Richard G. Jones, Jr.
Scholar, Educator, Author


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On the 50th Anniversary of MLK's "I Have a Dream" Speech…

Aug 27, 2013

It Still Stands as a Triumph of Extemporaneous Speaking

The 50th Anniversary of "I Have a Dream"

Rev. Martin Luther King Jr.’s world famous “I Have A Dream” speech hits a milestone on August 28th, as it turns 50 years old. On that day, fifty years ago in 1963, King used the power of his voice and the public speaking skills he had developed as a preacher, teacher, and activist to effect social change.

While many public speaking teachers and educators of all stripes have used King’s speech as an example of effective delivery and appeals to emotion, it is not as often analyzed as a great example of extemporaneous speaking.

Extemporaneous Speaking

In my book, Communication in the Real World, I outline the four methods of delivery, which include memorized, manuscript, impromptu, and extemporaneous. Extemporaneous delivery entails memorizing the overall structure and main points of a speech and then speaking from keyword/key-phrase notes. This delivery mode brings together many of the strengths of the other three methods.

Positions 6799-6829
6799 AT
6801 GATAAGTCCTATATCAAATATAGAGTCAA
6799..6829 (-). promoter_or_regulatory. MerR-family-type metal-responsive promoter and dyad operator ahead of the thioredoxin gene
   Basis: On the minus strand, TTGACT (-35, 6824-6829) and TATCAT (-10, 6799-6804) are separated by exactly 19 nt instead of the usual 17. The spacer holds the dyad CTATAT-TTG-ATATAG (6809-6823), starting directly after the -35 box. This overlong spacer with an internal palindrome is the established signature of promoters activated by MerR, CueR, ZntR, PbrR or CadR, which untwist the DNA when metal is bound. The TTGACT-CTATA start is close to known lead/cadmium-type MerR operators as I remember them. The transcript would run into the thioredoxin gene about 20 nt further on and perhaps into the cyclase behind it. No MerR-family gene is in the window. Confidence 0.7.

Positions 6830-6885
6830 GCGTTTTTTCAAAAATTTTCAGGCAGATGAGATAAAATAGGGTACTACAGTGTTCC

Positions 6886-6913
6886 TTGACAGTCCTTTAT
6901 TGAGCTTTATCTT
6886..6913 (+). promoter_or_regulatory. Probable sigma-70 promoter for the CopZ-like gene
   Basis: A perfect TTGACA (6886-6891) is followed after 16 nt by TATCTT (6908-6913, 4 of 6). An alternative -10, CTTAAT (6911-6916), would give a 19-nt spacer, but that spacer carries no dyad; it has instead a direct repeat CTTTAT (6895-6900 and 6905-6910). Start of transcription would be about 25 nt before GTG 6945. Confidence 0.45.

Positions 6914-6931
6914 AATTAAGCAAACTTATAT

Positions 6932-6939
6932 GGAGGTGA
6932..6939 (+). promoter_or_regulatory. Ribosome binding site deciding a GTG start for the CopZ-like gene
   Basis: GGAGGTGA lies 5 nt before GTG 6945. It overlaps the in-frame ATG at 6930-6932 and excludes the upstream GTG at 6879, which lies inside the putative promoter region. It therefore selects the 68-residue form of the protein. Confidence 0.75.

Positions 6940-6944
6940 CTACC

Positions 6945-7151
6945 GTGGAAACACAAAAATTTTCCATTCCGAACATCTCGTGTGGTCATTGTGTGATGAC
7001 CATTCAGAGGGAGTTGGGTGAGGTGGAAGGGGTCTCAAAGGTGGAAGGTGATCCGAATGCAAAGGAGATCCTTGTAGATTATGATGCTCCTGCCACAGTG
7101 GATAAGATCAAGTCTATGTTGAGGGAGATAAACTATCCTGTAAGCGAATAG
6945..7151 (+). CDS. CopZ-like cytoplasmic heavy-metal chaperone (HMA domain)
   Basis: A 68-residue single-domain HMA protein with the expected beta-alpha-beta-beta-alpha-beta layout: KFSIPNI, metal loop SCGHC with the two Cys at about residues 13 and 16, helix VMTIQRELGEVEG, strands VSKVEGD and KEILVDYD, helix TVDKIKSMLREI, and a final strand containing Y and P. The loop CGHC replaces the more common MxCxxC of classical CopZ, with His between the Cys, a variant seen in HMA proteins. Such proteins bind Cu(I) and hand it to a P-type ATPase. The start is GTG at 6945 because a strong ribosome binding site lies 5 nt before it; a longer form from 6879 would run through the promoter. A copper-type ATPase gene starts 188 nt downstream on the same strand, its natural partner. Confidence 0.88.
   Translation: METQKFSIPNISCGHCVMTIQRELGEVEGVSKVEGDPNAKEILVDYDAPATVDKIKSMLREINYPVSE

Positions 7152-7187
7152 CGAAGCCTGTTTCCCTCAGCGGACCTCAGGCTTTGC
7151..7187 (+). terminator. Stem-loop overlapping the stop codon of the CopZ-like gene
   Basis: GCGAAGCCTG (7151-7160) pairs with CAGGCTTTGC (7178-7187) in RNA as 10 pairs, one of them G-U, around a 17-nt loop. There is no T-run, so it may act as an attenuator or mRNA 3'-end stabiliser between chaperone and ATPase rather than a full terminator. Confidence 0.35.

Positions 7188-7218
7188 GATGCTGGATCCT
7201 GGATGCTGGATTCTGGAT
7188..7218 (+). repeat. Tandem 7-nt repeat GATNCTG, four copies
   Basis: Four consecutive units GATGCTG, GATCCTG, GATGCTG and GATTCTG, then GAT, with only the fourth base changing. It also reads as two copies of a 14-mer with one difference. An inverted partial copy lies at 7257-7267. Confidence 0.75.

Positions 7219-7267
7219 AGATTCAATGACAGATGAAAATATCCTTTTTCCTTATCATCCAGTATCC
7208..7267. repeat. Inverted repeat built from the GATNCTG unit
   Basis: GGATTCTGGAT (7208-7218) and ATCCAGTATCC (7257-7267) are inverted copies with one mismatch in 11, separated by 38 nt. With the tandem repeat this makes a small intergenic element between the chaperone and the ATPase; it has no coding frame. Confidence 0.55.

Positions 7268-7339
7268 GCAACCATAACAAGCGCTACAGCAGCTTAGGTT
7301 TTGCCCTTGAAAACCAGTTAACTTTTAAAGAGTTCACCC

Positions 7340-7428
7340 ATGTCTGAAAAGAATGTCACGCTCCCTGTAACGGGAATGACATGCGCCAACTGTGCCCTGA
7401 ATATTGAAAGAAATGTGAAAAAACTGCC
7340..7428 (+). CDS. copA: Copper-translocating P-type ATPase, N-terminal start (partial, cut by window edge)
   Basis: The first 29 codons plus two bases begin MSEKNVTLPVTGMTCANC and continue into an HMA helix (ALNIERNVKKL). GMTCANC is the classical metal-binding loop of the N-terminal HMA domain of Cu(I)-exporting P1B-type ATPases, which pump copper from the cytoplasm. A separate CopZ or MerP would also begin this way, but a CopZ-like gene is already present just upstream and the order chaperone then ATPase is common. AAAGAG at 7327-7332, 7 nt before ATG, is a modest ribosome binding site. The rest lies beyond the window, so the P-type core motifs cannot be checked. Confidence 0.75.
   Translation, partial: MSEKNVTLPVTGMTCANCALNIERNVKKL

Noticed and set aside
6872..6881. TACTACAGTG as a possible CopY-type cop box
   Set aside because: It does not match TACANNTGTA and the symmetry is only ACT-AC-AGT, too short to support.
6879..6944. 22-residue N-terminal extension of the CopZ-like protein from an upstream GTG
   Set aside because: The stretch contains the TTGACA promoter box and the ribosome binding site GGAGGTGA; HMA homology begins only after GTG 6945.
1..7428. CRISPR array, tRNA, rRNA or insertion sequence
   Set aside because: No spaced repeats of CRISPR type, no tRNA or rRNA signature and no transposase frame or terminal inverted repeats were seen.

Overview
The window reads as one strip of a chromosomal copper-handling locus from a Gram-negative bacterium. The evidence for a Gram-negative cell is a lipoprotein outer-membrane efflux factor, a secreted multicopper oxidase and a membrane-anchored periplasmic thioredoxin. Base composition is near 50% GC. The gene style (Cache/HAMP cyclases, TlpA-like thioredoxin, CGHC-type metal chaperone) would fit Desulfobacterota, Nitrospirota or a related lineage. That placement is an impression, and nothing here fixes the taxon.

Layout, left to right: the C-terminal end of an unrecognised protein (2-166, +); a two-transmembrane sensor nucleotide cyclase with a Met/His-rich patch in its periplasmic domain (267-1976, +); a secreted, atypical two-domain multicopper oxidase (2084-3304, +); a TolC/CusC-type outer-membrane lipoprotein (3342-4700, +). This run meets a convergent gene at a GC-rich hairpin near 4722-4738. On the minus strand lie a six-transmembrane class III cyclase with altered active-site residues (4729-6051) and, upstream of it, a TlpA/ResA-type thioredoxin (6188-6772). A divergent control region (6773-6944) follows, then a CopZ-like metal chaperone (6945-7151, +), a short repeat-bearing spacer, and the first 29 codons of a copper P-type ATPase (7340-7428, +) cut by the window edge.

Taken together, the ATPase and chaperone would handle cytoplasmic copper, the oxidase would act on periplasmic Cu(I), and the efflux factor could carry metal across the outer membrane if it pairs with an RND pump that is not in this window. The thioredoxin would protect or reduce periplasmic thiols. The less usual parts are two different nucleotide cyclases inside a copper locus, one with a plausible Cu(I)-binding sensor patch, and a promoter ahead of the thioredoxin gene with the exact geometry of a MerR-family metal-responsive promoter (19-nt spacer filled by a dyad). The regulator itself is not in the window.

Since you only internalize and memorize the main structure of a speech, you can adapt much of the content to a specific audience, an audience reaction, or an occasion since every word and sentence isn’t predetermined. Extemporaneous delivery brings in some of the spontaneity of impromptu delivery but still allows a speaker to plan the overall structure of a speech and incorporate supporting materials that include key facts, quotations, and paraphrased information. This is the preferred method of delivery for most classroom and workplace presentations.  

"The Dream" Wasn't Supposed To Be In The Speech

Many people don’t know that the last half of King’s speech was a deviation from his planned remarks. Although he had been testing out the “dream section” of his speech with various audiences in the previous months, he hadn’t prepared to include it in this monumental speech. Before we get to that crucial “dream section” let’s go back and analyze the earlier, and less familiar, first half of the speech.

Setting Up Historical Context: The First Part of the "I Have A Dream" Speech

Jamie York, in a story for On The Media notes that King started the speech by working quickly through themes, such as the Emancipation Proclamation and the Gettysburg Address that he had invoked many times before. After setting up some historical context for the current Civil Rights Movement and using analogical reasoning to compare it to previous moments of greatness in U.S. history, King begins to transition to the “plan” part of the speech. (See the first section of the speech in the video below)

Transition to "The Plan" Part of the Speech